Saturday, November 26, 2016

DEATH AND THE IRISH


This book is a heap of fun. Death can be fun, or at least there can be some funny aspects to it, as long as its not your own death you're talking about.

This book has over seventy contributors, each covering a different aspect of death in about three pages. The only significantly longer contribution is the introduction by the editor, Salvador Ryan, and that runs to a whole seven pages. So it's lots of stuff but short and snappy.



Salvador Ryan, editor, Nick Maxweell MD Wordwell,
Peter Harbison, archeologist

I'll just reflect on two points from Salvador's introductory talk at the launch in the Royal Irish Academy on 10/11/2016. The talk was serious, funny and highly entertaining. Make you want to buy the book, which, incidentally I did.

The first concerns children and the presence of death. Today, for many people, death is sanitised. We are often far from the old country wake where the corpse is in a bed or open coffin while neighbours, friends and colleagues "party" around it.

I have been with many corpses, from my granny when I was a teenager, to my cousin very recently, and I have not been in the least scared in the presence of the dead. Upset maybe but not scared. It is much more scary to be in the presence of a person dying a slow death and fighting valliantly for every last breath.

The second is the caoineadh or to give it its weak Englsh translation the Lament. It is really a mourning or a keening usually by the family but also sometimes by a "professional" brought in from the outside. We had a taste of it at the launch when Salvador sang an unaccompanied caoineadh as Gaeilge in the course of his talk.



Some of the items in the book may seem a bit obscure and peripheral but I went straight to Rita Larkin's piece on death notices and Mary Ann Bolger's on Memorial Cards (or Memoriam Cards as we used to call them).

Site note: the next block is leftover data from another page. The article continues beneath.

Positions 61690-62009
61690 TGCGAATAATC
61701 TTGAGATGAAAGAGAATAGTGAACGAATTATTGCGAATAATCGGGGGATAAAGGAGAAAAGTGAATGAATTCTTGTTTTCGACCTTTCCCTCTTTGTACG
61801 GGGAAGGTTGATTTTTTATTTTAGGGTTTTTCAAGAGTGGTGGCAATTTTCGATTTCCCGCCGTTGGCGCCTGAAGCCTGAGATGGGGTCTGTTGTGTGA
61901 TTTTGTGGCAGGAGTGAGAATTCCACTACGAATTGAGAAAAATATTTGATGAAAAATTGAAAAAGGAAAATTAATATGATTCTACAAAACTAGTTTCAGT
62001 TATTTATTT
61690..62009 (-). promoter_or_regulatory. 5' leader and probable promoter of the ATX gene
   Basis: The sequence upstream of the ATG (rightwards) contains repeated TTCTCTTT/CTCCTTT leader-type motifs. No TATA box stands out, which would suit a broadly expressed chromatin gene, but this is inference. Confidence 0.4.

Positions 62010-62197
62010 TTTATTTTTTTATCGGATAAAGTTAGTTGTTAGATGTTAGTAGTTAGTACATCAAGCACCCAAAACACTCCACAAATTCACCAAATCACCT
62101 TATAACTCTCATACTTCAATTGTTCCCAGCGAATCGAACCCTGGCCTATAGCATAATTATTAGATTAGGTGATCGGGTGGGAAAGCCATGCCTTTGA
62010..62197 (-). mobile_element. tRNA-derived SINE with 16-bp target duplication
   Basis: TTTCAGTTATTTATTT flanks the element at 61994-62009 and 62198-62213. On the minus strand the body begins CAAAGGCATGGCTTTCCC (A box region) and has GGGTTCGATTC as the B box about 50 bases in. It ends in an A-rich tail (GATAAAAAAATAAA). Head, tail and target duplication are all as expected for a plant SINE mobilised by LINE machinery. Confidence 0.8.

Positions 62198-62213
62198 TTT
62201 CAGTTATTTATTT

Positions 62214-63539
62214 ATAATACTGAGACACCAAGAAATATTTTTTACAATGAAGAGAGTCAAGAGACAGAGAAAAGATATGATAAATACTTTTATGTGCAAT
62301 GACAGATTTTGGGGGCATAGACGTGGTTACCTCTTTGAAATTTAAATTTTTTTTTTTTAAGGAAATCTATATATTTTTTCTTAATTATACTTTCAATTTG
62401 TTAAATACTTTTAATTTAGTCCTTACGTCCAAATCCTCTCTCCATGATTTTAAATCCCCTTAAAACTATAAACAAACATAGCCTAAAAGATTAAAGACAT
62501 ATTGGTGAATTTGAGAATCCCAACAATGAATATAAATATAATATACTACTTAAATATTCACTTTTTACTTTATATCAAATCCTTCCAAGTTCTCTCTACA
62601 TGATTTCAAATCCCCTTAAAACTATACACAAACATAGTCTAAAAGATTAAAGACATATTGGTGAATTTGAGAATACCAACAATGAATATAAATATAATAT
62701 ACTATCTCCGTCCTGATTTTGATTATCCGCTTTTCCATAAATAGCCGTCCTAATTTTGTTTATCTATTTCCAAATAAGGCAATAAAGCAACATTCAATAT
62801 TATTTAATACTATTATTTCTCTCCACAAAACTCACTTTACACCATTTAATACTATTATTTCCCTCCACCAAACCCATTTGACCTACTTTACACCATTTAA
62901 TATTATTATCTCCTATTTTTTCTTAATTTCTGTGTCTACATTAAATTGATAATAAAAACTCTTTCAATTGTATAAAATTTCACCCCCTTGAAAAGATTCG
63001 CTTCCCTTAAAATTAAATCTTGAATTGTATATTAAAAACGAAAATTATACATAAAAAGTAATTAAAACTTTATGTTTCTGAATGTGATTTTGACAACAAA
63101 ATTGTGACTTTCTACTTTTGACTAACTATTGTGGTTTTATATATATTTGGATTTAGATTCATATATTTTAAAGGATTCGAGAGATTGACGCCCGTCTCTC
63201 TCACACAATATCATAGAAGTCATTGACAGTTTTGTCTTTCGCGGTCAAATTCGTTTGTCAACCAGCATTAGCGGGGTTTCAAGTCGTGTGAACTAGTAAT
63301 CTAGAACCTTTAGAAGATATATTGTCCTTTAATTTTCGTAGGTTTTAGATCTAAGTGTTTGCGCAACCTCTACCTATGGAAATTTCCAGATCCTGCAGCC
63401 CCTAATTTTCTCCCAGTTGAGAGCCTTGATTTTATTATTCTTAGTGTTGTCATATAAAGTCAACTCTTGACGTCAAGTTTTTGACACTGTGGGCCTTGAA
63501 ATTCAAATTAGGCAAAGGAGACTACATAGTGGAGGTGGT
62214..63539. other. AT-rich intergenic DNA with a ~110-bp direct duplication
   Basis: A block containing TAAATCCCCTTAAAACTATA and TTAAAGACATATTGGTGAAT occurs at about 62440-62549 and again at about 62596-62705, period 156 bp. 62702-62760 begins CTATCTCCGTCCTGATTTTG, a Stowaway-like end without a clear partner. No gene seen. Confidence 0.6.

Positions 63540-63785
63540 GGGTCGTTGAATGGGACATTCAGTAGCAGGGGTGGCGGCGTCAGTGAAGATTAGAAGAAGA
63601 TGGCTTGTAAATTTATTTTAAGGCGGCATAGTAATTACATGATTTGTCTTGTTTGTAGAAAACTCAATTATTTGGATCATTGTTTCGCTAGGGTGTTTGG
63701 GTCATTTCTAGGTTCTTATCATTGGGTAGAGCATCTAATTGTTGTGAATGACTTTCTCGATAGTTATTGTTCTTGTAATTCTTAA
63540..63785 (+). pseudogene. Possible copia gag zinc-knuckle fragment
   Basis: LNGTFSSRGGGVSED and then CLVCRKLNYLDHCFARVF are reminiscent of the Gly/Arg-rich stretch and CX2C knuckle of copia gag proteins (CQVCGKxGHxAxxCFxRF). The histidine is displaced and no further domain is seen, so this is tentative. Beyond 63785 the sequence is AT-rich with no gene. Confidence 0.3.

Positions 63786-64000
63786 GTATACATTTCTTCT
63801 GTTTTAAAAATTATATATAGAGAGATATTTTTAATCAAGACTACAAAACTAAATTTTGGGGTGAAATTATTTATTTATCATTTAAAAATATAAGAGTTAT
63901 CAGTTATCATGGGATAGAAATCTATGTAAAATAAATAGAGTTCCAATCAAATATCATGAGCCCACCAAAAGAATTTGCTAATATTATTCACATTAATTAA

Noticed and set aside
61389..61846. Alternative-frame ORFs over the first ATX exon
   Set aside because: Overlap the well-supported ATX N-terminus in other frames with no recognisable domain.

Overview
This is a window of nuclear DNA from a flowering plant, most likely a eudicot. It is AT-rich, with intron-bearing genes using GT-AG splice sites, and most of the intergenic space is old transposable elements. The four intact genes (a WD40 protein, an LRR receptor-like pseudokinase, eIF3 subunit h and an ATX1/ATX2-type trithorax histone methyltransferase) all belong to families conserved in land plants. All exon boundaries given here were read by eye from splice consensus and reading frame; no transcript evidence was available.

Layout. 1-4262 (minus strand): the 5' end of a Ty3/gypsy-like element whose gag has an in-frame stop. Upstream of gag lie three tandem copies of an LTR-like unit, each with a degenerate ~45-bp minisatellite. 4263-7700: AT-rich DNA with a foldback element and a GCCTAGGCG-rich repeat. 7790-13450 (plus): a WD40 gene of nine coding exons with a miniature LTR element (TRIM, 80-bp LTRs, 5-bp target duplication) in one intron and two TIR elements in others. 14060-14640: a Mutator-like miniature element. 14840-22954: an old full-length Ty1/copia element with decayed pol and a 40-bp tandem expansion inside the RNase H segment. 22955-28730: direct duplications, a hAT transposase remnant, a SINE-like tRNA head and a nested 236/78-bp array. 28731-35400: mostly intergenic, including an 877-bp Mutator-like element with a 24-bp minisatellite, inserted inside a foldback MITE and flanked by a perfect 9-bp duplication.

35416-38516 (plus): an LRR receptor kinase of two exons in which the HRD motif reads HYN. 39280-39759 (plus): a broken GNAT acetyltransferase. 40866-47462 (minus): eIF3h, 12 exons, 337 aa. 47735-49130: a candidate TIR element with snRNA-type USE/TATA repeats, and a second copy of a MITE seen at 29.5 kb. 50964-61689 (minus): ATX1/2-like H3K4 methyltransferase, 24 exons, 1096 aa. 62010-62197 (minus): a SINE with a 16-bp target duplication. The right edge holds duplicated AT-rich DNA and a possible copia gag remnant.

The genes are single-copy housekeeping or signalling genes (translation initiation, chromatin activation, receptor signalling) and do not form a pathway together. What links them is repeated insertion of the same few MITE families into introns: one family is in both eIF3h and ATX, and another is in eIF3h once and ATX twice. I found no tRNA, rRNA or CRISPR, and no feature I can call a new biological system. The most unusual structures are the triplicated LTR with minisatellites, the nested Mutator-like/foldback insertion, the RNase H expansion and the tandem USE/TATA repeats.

Rita's piece is a hoot where she systematically debunks and interprets the PC language used in your standard death notice. The notice is a "best foot forward" job regardless of the facts - nisi bonum and all that. People don't die any more. They "pass on" and the like, and often as not it's "after an illness bravely borne" even if they died roarin'. Then there's the mammy who used always keep an eye on the death notices in the paper - "do you know who's dead?". It's a sad day, and a wakeup call, when this duty passes down to yourself. Anyway, Rita has the ultimate way around the bullshit in the death notice - write your own, well in advance!

Mary Ann's piece also rang lots of bells. More than you might imagine. Both my Granny's and my Mammy's missals were chock-a-block with memoriam cards. And most of the subjects would be regularly prayed for in the course of the weekly, or daily, mass, as the case may be. Lost friends, colleagues and relations all vied for attention. Some had photos and some didn't.

Mary Ann recounts how holy pictures, of varying degrees of piety and suffering, but blank on the obverse, would be obtained by jobbing printers, and turned into highly personalised memorial cards. I am well aware of the process as I too was a jobbing printer once, albeit on a very small scale, and I specialised, inter alia, in the memorial card. Mary Ann mentions indulgences but I don't think she quite gets it as far as the letterpress printer is concerned. Every letter and space had to be set by hand with a tweezers so the less the work and the greater the reward the better. Taking a leaf out of the book of my betters, the older indulgence hunters, I scoured the table of indulgences to find the shortest ejaculation with the biggest bang (so to speak). Worked like a dream.